According to the USGS, the epicentre of yesterday's earthquake was about 10 miles east of the weather center, in the middle of Lake Thunderbird. At a "moderate" magnitude of 4.3 (5.1 according the Oklahoma Geological Survey), it's not in the category of the monster earthquakes they get in Alaska or California. Still, it felt like you were standing in an underground station while an express train rumbled through.
The kids were excited (the earthquake was around 9am local time) and in the evening, they were talking about everything they'd learned about earthquakes, faults, depth, population impacts, etc. It was heartening to see that both their teachers had discarded regular activity and converted the entire morning into a research session on earthquakes. Kudos to Norman public schools and to the American education system -- this sort of flexibility would not have even occurred to the teachers in the African and Indian schools that I attended.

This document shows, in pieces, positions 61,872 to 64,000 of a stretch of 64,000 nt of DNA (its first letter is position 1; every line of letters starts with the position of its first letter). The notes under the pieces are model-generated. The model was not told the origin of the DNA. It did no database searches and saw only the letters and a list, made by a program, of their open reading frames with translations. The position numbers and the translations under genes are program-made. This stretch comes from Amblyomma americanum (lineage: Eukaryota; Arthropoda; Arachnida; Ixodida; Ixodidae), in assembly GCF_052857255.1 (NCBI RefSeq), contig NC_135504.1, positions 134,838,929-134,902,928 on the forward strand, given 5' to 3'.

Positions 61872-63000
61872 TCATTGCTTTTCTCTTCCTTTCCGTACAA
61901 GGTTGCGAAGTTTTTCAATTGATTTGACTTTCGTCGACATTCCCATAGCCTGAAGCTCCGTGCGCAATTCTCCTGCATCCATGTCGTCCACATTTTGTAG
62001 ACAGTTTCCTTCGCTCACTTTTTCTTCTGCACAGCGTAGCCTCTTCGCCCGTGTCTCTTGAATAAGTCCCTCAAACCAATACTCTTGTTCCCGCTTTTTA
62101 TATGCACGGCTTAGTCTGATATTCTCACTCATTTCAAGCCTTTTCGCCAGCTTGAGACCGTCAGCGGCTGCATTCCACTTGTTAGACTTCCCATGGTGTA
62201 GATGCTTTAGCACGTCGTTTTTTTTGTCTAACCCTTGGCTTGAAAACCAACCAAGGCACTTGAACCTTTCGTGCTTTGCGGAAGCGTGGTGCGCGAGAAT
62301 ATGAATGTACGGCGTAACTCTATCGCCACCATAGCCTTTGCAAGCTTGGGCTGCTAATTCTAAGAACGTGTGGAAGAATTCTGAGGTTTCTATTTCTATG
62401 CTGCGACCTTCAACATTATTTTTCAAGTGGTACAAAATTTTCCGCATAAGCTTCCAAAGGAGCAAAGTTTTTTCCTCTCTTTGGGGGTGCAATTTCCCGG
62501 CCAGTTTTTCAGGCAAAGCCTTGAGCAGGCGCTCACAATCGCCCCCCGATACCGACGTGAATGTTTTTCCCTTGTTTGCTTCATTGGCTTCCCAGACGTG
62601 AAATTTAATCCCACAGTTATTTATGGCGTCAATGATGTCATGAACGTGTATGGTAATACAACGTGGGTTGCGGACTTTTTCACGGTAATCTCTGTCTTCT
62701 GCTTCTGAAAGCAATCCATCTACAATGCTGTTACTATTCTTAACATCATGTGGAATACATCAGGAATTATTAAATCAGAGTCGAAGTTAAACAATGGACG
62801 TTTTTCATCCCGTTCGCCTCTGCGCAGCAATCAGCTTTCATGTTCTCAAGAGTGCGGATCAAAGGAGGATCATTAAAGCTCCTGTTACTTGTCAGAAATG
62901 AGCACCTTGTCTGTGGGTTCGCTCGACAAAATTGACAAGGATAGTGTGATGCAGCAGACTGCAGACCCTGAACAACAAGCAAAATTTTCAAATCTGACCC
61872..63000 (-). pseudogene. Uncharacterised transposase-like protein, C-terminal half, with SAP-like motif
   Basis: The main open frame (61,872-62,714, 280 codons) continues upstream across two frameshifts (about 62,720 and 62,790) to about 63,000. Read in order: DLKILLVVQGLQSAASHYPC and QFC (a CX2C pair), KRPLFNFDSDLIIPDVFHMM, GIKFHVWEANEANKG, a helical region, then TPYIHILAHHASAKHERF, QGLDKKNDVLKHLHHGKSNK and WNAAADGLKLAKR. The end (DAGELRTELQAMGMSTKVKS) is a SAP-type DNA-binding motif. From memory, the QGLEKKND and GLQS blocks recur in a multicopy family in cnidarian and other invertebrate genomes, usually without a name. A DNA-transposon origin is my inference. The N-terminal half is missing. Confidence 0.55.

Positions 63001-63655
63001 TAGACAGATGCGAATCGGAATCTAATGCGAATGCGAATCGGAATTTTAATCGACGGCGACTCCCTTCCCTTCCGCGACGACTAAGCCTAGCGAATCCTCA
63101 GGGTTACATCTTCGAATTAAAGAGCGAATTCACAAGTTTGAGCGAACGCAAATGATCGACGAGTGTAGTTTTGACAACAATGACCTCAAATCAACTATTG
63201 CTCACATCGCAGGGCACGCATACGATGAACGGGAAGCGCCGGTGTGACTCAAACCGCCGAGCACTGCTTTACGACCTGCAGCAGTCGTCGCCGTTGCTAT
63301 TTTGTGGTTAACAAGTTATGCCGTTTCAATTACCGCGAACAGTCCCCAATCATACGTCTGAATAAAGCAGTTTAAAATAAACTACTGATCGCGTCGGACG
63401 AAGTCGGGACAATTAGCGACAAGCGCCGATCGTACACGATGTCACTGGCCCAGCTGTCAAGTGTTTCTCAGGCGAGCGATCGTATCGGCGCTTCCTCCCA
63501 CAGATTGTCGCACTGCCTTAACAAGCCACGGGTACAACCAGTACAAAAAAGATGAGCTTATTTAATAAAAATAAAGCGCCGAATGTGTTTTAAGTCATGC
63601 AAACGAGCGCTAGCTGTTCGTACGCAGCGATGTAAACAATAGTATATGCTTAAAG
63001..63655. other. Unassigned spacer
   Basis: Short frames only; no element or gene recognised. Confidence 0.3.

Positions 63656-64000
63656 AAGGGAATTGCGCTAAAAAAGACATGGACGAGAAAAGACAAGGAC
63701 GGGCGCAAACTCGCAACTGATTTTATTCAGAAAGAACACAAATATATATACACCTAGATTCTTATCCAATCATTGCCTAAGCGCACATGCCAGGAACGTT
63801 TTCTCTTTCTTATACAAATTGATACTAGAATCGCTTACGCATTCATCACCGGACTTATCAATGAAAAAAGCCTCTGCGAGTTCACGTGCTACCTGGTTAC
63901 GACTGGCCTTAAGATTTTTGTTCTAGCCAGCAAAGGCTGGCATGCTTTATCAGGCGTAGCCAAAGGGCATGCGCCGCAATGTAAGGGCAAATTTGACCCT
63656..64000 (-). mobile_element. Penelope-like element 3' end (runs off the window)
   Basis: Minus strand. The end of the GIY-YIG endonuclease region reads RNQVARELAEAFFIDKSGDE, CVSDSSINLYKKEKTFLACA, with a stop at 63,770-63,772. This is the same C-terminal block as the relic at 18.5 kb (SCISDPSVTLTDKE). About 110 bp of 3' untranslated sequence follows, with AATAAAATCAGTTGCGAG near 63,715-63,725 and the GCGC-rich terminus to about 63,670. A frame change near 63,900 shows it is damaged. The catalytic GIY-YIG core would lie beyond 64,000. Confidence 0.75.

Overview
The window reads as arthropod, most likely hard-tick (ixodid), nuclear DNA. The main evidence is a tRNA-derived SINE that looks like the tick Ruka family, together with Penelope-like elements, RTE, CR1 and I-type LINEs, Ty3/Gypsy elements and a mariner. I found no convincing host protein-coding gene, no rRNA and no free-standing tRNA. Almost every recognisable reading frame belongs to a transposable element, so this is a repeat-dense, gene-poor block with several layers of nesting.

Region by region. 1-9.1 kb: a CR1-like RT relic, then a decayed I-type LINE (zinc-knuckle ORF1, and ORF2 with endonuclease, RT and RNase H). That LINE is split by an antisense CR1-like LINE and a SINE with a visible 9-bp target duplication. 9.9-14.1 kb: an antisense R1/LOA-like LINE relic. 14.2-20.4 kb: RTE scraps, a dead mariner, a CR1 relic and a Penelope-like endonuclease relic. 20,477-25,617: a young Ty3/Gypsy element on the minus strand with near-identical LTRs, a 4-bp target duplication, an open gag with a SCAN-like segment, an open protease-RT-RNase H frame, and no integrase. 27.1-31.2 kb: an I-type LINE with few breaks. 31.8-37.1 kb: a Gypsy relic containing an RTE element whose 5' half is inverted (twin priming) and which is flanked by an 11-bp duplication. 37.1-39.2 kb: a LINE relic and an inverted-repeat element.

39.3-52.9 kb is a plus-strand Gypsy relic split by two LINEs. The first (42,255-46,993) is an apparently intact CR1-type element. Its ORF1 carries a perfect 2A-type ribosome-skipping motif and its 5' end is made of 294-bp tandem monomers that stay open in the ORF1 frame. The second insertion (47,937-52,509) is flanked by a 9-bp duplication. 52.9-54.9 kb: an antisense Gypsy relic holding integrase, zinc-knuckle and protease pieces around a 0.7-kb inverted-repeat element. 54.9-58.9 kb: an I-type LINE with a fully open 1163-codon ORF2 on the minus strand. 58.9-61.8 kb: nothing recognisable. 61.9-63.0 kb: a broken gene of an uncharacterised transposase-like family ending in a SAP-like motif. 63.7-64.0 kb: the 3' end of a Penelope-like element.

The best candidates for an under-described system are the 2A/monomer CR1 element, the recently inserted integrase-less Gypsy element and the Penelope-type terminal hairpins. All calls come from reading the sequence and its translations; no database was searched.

It was also interesting that the kids had each picked up on a different aspect of "biggest". S1, our 9-year-old boy, reported that Alaska had had the biggest earthquake because it had a magnitude of 9.2. He was aware that this was only the biggest in the United States, but didn't know that the largest earthquake in the world was in Chile. Did you say "typically American?". Well, I suppose. He's less interested in the world than I am, that's for sure.
Meanwhile, S2, our 6-year old girl, was more globally aware. The "worstest" earthquake, she insisted, was in China. It was in the 1500s and killed 800,000 people, so it was by far the deadliest (for comparison: the one in Haiti last year led to 200,000 deaths). And of course, that was when the world had far fewer people than now.
I found it interesting that S1 focused on magnitude while S2 focused on population impact. This is something that we constantly talk about with respect to weather forecasting. Meteorologists and engineers focus on getting forecasts more timely and more accurate while social scientists we talk to tell us that the real problem is one of getting the general public to understand and mitigate weather impacts.